Is There a Relationship Between Chronic Periodontitis and Erectile Dysfunction?
Article first published online: 4 DEC 2012
© 2012 International Society for Sexual Medicine
The Journal of Sexual Medicine
Volume 10, Issue 3, pages 838–843, March 2013
How to Cite
Oğuz, F., Eltas, A., Beytur, A., Akdemir, E., Uslu, M. Ö. and Güneş, A. (2013), Is There a Relationship Between Chronic Periodontitis and Erectile Dysfunction?. Journal of Sexual Medicine, 10: 838–843. doi: 10.1111/j.1743-6109.2012.02974.x
- Issue published online: 4 MAR 2013
- Article first published online: 4 DEC 2012
- Erectile Dysfunction;
- Chronic Periodontitis;
- Endothelial Dysfunction;
- Periodontal Disease;
- Systemic Vascular Disease
Introduction. Chronic periodontitis (CP) is characterized with inflammation of the gingival tissues, which causes endothelial dysfunction in different organs.
Aim. In this study, we investigated the association of CP with the erectile dysfunction (ED).
Methods. The study group included 80 male patients with ED and 82 male patients without ED (control), aged between 30 and 40 years. The International Index of Erectile Function (IIEF) questionnaire was used to assess male sexual function, particularly the presence or absence of ED.
Main Outcome Measures. The patients in the study and control groups were statistically compared according to their plaque index (PI), bleeding on probing (BoP), probing depth (PD), and clinical attachment level (CAL).
Results. In the non-ED and the ED groups, the mean age was 35.7 ± 4.8 and 34.9 ± 4.9 years, respectively. Patients' characteristics including body mass index, household income, and education status were similar in both groups (P > 0.05). Nineteen patients (23%) had severe CP in the non-ED group; 42 patients (53%) had severe CP in the ED group. Logistic regression analysis showed a significantly high association between ED and the severity of CP (odds ratio: 3.29, 95% confidence interval: 1.36–9.55, P < 0.01). The mean values of PI, BoP, and the percentages of sites with PD >4 mm and sites with CAL >4 mm were significantly higher in the ED group than in the control group (P < 0.05). The mean values of PD and CAL were not significantly different in the two groups (P > 0.05). The decayed, missing, filled teeth scores were also significantly higher in the ED group than in the non-ED group (P < 0.05).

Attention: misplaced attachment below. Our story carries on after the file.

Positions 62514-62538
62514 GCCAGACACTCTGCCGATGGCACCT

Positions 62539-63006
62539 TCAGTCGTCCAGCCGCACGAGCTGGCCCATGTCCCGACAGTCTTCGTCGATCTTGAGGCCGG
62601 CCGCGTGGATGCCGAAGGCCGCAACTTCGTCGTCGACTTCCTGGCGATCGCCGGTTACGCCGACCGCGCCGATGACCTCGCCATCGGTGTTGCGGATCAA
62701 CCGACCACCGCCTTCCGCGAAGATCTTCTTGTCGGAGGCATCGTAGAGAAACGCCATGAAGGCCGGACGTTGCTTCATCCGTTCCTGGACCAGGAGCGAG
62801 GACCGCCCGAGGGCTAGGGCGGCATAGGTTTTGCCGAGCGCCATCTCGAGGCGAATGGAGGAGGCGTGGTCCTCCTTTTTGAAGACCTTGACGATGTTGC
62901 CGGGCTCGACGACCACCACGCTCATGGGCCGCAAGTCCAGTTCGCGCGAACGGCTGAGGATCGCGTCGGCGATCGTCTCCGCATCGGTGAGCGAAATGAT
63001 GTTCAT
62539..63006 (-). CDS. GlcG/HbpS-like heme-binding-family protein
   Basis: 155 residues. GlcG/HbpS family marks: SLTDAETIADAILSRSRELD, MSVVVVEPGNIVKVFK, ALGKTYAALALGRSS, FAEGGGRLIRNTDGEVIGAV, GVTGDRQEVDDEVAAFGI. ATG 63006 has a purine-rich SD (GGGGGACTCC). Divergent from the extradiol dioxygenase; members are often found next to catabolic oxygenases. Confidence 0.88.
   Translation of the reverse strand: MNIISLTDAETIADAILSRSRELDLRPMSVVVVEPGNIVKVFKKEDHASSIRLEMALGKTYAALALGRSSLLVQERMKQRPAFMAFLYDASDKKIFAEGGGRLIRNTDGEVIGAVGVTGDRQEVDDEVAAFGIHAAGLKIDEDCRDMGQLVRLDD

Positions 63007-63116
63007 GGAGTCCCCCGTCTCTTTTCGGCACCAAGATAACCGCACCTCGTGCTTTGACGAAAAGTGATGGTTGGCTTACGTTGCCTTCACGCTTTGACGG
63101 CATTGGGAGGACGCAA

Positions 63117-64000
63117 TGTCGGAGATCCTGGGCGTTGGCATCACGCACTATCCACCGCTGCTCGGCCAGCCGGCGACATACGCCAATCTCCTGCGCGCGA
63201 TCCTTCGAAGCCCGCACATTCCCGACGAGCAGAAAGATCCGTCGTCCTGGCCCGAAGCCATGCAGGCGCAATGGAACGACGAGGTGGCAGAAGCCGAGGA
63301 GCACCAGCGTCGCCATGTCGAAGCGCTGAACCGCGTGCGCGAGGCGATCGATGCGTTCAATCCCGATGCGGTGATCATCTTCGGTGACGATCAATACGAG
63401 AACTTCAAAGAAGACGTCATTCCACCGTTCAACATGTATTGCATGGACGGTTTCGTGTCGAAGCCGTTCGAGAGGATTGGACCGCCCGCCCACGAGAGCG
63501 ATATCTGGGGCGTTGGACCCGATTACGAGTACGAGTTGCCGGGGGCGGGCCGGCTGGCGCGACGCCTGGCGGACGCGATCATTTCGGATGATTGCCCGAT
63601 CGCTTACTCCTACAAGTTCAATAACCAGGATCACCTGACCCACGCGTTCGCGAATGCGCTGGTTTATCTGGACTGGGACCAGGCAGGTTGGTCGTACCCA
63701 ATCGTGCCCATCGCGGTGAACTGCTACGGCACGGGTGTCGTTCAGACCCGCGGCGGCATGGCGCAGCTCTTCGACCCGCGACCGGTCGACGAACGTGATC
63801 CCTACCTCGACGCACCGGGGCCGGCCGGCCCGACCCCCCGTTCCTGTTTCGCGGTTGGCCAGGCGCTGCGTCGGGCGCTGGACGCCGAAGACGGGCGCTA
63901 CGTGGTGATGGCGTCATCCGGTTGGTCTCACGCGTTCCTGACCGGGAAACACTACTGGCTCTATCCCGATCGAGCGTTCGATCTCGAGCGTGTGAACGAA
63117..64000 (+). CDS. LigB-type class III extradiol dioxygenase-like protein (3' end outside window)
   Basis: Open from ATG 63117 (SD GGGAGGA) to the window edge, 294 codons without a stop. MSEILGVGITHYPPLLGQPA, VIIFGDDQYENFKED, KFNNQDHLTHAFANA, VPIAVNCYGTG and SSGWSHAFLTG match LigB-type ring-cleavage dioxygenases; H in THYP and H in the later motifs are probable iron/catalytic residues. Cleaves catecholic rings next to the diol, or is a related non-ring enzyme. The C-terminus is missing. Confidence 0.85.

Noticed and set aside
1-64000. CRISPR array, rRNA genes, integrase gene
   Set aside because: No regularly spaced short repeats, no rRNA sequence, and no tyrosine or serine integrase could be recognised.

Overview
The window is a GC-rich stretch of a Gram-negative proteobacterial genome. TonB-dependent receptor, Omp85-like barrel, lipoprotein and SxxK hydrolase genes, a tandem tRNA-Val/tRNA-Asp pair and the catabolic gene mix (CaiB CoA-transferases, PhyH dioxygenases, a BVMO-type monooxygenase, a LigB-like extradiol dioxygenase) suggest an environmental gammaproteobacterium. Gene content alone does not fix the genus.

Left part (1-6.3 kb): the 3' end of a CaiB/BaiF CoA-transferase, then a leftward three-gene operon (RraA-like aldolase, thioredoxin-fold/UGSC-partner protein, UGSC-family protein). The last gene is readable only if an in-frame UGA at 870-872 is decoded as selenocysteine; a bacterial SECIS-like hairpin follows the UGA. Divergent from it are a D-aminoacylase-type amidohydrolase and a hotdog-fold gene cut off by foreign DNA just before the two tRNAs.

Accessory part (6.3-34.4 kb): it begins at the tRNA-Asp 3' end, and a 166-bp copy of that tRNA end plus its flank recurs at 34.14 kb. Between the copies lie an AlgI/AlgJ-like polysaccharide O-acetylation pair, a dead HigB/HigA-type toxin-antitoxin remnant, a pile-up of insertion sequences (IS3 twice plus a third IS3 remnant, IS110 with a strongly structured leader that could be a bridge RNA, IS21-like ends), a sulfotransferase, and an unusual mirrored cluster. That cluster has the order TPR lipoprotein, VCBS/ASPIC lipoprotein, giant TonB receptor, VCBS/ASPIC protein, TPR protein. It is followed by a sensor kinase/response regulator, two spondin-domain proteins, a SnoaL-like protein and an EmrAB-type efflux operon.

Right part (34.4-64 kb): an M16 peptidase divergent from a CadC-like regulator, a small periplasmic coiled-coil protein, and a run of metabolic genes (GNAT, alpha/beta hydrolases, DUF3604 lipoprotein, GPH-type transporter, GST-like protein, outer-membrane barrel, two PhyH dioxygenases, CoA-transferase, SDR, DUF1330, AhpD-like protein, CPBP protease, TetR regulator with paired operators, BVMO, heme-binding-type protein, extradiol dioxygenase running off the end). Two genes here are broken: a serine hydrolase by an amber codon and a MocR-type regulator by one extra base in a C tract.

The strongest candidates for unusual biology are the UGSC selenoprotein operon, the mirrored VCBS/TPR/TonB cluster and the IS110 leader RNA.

Conclusion. Our results have suggested that CP had a high association with ED in young adults at 30–40 years. We think that it will be of benefit to consider periodontal disease as a causative clinical condition of ED in such patients. Oğuz F, Eltas A, Beytur A, and Akdemir E. Is there a relationship between chronic periodontitis and erectile dysfunction? J Sex Med 2013;10:838–843.